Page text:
How cynical are we about charities’ representations of mediated suffering?
While this might seem like an over exaggerated view of the representation of suffering by charities, there is a lot of truth behind this video. The over reliance of this type of depiction by charities is common knowledge and has become the bud of parodies like this video of Michael, the fundraising actor. As well as the ‘Sceptical 3rd World Child’ meme in late 2012, which reached 17,000 up votes on Reddit in just 24 hours.
In order to understand why charity directors choose to utilise this method to raise funds we first need to examine the current state of the industry. Since the 1970’s charitable giving has remained stuck at only 2% of the US GDP ($300 Billion annually), of which only 20% ($60 Billion dollars) goes to directly assisting those affected (Palotta, D 2013). From the 1970’s only 144 NFP (not for profit) companies have managed to cross the $50 million annual revenue barrier, versus the 46, 136 FP (For Profit) companies.
The reason for this lack of growth is due to the limitations and restrictions put on the NFP sector versus the FP, this has handicapped charities, making them unable to compete on any level. Palotta states that NFP’s are handicapped in 5 areas:
- Compensation: Cannot make money from doing good, profit leads to judgement
- Advertising and Marketing: Money shouldn’t be spent on these activities, despite the need for exposure
- Risk Averse: High profit benchmarking and monitoring cut opportunity for innovation
- Time: Focus on short-term gains rather than investing into long term strategies
- Profit to attract risk capital: NFP cannot take investment & capital away from FP
As a result charities choose to focus on strategies that have higher call to action rates, low cost and have been proven to be effective. These types of representations aim to trigger an emotional response in the viewer and are known in media ethics literature as ‘media witnessing’.
“Successful ‘media witnessing texts’ are measured by how they enable ‘witnessing subjectivities’ through aesthetic, narrative, and technological techniques that enable reflexivity, estrangement, and an ‘experience of loss’ on the part of their readers and viewers” (Brand 2009, p. 201)
These representations pull on our heartstrings and all the way down to our wallets, by playing on our notion of “common global humanity, shared values, universal human rights, basic human emotions or collective responsibilities” (Ong 2012, p.185). A study by Ming and Mona (2015, p.529) found that along with techniques such as visualisation of suffering and narratives of grief, campaigns often utilise 4 key representations to garner support (physical hardship, hostile nature, survival, bravery/heroism).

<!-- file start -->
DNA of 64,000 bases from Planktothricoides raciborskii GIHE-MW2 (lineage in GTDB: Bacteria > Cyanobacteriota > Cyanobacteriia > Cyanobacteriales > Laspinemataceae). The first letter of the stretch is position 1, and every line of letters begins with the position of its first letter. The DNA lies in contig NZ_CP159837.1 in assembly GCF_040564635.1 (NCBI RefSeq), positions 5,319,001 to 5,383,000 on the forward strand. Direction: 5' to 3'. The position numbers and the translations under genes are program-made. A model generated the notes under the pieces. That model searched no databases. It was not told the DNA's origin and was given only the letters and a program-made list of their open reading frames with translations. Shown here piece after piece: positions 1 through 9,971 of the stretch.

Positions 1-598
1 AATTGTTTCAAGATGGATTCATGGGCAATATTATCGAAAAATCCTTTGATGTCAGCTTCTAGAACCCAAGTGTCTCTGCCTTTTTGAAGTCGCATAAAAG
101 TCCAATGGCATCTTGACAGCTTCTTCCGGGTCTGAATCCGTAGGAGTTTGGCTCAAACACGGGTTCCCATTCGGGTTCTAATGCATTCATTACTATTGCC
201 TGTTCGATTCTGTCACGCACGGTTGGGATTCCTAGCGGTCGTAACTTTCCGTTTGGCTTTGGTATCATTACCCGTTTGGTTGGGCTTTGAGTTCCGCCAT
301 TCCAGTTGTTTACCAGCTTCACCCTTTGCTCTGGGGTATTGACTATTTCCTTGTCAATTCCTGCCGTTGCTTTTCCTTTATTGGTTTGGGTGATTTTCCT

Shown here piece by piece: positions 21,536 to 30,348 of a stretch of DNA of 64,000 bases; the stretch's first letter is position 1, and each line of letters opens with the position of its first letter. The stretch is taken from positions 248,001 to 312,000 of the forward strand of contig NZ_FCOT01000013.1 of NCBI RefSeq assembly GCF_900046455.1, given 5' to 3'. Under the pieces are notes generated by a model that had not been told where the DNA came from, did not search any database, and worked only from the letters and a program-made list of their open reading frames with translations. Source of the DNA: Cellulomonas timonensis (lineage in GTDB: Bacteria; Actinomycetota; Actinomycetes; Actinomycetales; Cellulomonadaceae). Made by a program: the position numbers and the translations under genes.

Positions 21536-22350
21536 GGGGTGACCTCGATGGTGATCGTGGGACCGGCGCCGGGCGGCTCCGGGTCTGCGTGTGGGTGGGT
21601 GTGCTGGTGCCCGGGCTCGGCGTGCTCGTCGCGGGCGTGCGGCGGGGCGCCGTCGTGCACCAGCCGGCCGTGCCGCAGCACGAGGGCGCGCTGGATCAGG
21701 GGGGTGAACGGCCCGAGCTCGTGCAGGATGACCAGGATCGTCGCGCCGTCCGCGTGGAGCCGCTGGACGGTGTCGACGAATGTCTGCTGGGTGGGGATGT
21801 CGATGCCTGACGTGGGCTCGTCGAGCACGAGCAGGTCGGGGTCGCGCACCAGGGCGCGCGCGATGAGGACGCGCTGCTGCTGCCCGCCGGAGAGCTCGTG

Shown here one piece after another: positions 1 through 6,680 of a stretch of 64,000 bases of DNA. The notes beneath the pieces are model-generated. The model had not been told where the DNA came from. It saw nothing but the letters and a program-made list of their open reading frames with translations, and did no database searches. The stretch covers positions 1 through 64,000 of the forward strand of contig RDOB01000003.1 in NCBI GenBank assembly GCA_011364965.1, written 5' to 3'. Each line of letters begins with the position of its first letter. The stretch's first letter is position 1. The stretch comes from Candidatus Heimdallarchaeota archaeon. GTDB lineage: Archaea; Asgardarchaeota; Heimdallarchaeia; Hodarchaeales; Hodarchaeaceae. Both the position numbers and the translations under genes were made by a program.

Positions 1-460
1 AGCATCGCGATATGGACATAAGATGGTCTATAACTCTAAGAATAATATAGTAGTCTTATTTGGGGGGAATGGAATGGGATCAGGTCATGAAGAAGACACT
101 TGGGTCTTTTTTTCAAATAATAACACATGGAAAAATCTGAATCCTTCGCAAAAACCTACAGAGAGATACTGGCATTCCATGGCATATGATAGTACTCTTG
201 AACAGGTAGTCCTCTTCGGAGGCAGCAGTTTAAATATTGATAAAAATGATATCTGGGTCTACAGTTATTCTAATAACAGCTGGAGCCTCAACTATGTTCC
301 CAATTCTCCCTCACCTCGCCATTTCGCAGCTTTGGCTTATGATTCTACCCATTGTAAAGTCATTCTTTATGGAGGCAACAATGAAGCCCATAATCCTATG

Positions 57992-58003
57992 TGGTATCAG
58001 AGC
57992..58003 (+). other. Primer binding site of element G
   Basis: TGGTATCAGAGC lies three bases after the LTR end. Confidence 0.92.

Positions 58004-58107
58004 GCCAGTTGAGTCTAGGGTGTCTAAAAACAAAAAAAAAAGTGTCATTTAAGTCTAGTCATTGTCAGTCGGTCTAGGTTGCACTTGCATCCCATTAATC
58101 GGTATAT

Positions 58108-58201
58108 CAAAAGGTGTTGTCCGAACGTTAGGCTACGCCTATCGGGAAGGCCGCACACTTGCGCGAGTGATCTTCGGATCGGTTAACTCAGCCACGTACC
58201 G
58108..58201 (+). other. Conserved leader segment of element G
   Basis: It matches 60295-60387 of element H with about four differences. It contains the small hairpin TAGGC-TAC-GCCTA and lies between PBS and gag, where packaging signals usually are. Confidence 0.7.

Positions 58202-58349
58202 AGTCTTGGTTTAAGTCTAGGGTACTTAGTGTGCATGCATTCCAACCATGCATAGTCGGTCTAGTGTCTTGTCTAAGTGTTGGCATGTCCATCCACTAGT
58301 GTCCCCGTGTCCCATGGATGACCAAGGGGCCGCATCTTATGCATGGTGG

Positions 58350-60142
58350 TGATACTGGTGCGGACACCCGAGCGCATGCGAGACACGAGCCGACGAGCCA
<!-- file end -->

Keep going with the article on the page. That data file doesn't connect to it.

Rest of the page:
As a result of this over reliance the public has become desensitized to these types of images, switching off, and tapping into automated cognitive processing, which requires less processing power, attention and awareness, making these images largely ineffective. So how to we get people to donate without making a spectacle of suffering? Well academics like Melinda French and Dan Palotta states that we need to stop confusing “morality with frugality”. We need to combat the barrier of ‘overhead’, seeing it as fuel for growth, rather than taking funds away from the cause. With more funds marketing teams will be able to be innovative and avoid using cliché tactics; what matters is the size of the pie, who cares how big the amount that is spend on overhead, if more funds are going to those affected.
Remember, you have spend money to make money.
Palotta, D 2013, The Way We Think About Charity Is Dead Wrong, https://www.ted.com/talks/dan_pallotta_the_way_we_think_about_charity_is_dead_wrong?language=en
Ong, J.C 2012, Witnessing or Mediating Distant Suffering? Ethical Questions across Moments of Text, Production and Reception, Television and New Media , vol. 15, no. 3, pp. 179 – 196
Ming, L & Mona , M 2015, The spectacularization of suffering: an analysis of the use of celebrities in ‘Comic Relief’ UK’s charity fundraising campaigns, Journal of Marketing Management, vol. 31, no. 5-6, pp. 525-545
Brand, R. 2009. “Witnessing Trauma on Film.” In Media Witnessing: Testimony in the Age of Mass Communication, pp.198-214. London: Palgrave